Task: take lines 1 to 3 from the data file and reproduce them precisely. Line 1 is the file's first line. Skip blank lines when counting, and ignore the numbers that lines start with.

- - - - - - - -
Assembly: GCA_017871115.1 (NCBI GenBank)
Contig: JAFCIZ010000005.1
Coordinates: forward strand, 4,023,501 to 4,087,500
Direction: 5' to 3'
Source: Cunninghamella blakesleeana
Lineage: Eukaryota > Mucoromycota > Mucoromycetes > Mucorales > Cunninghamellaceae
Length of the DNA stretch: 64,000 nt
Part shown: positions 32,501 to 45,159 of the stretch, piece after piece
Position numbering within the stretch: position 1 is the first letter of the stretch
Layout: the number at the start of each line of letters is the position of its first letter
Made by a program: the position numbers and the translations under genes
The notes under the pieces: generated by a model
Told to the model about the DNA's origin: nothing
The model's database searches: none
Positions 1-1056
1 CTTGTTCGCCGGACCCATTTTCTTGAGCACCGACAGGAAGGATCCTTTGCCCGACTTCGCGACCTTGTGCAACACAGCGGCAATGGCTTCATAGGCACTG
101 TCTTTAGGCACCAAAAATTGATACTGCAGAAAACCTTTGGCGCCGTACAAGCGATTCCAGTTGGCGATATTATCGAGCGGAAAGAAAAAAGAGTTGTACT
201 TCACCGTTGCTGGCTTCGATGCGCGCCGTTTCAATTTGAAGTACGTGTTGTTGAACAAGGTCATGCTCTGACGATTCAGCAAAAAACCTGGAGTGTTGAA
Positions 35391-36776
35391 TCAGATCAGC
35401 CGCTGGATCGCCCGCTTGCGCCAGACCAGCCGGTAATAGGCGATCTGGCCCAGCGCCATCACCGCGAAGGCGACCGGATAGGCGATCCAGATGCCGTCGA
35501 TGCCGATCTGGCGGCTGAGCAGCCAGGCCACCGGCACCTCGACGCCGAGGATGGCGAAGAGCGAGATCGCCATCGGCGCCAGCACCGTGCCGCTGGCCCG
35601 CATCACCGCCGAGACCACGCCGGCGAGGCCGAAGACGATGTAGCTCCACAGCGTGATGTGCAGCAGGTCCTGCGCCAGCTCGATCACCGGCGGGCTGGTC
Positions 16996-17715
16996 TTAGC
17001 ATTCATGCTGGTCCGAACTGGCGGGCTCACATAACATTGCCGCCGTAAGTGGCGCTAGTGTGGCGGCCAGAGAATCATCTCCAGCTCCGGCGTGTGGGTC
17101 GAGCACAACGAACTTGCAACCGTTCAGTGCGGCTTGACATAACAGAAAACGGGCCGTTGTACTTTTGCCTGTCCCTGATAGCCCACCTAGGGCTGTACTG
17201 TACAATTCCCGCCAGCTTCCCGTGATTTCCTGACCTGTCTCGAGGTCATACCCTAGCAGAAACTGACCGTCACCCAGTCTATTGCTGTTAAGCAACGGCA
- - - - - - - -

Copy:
Assembly: GCA_017871115.1 (NCBI GenBank)
Contig: JAFCIZ010000005.1
Coordinates: forward strand, 4,023,501 to 4,087,500